Cases of coronavirus approached 1,500 in North Carolina on Tuesday as residents hunkered down for the first full day under a statewide stay-at-home order, and Gov. Roy Cooper signed an executive order prohibiting utility companies from shutting off service to people who are unable to pay.
“Today’s action orders that electric, gas, water and wastewater services can’t be shut off for the next 60 days.,” Cooper said in an afternoon press conference, adding that telecom companies that provide phone, cable and internet services are “strongly urged to follow these same rules.”
The order also encourages banks not to charge customers for overdraft fees, late fees and other penalties for the next 60 days.
The new figures from the DHHS showed 23,106 tests for the virus and 157 receiving hospital care. Wake County figures for COVID-19 were at 193 Tuesday afternoon with updates expected in the evening.
The News & Observer is keeping a real-time count of coronavirus cases announced by counties updated throughout the day. The N&O reports the number of cases at 1,522.
At least one case of coronavirus has been reported in 82 of the state’s 100 counties, as of March 31. DHHS Secretary Mandy Cohen said this week that the state expects there to be a confirmed case in every county in the coming days, or at least by the end of the week.
DHHS reported 4 new cases for Durham County Tuesday morning, bringing the county’s total to 122. Among those are multiple cases which have been linked to a March 22 event at Millennium Hotel Durham. People who attended the event hosted by Faith Assembly and who have a fever, cough, or shortness of breath, should call the Durham County Department of Public Health at 919-635-8150.
Wake County also circulated a phone number for public transit customers Monday evening after a GoTriangle bus driver, who drove a bus for three days while sick, tested positive for COVID-19.
The driver operated the bus from March 18 to March 20, while experiencing coronavirus symptoms, working two shifts from 5:25 a.m. to 9:35 a.m. and 3:05 p.m. to 7 p.m. The driver worked on Route 300, traveling between the Regional Transit Center in Durham, the Cary train station and the GoRaleigh station at Moore Square in downtown Raleigh; and Route 305, traveling between Apex at Lake Pine Drive and Waverly Place and the GoRaleigh station.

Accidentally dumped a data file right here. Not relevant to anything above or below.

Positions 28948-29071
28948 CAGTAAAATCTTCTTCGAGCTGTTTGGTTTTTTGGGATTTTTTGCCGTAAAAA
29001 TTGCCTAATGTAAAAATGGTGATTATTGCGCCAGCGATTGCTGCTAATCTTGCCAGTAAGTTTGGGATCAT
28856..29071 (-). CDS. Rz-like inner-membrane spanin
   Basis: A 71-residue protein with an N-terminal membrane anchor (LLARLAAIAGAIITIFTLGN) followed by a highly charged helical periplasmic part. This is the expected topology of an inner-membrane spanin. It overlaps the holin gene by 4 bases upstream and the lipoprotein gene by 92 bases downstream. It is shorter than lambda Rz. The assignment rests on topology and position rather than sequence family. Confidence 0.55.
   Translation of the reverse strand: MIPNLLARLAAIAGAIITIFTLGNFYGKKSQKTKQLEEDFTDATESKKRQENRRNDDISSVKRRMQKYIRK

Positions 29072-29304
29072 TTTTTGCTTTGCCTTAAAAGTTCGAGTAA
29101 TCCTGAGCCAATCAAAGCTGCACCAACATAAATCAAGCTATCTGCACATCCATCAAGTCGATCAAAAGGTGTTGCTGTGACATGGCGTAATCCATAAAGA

Passengers who rode those routes during the listed times and are experiencing symptoms should call the GoTriangle information line at 919-857-9375.
THE STATE STAYS HOME
Gov. Roy Cooper’s statewide stay-at-home order officially went into effect at 5 p.m. on Monday.
For counties such as Wake, Durham and Mecklenburg, which are already under stay-at-home orders, Monday’s statewide order will change little. Businesses deemed essential will remain open, and people can still go out to get food and groceries, receive health care and be outside as long as they maintain at least 6 feet of social distancing.
To make sure families are getting enough to eating during the shutdown — during which North Carolina children are not getting meals at school — DHHS said Tuesday it will increase benefits to families receiving Food and Nutrition Services for both March and April.
FNS, also known as food stamps, is a federal program aimed at helping low-income families keep an adequate diet.
Local bakeries are also doing their part to help keep families fed by offering fresh loaves of bread to help fill gaps left by barren grocery shelves.
Neomonde Bakery, Union Special Bread and Yellow Dog in Raleigh, as well as Strong Arm in Durham, are all working to make sure people have access to bread.
Neomonde is selling a few of it breads at below wholesale prices, while Union Special is letting customers buy loaves that are sent to Interfaith Food Shuttle and the Food Bank of Central and Eastern North Carolina, to be distributed to families in need. So far, Union Special customers have donated more than 700 loaves of bread and several thousand rolls.
Yellow Dog said on Instagram that their bakery is making weekly bread deliveries to the Parkview Manor senior home for the next month. Strong Arm, which delivers throughout Durham, will donate a squishy loaf of white bread to the Area Churches in Ministry for every loaf customers donate themselves.
SCHOOLS AND THE ARTS FEEL IMPACT
Two weeks after an order from Gov. Cooper shut down North Carolina public schools to help stop the spread of coronavirus, the Wake County system is running into delays in getting computers to students who need them.
Hoping to salvage some of the school year through distance learning, Wake leaders committed to getting computers and hotspot devices to students who don’t have them at home, but they are still trying to identify the families in need. They hope to begin widespread distribution of computers next week.
And the arts community took another hit Tuesday, when the nationally renowned Durham-based American Dance Festival (ADF) announced the cancellation of its entire 2020 season.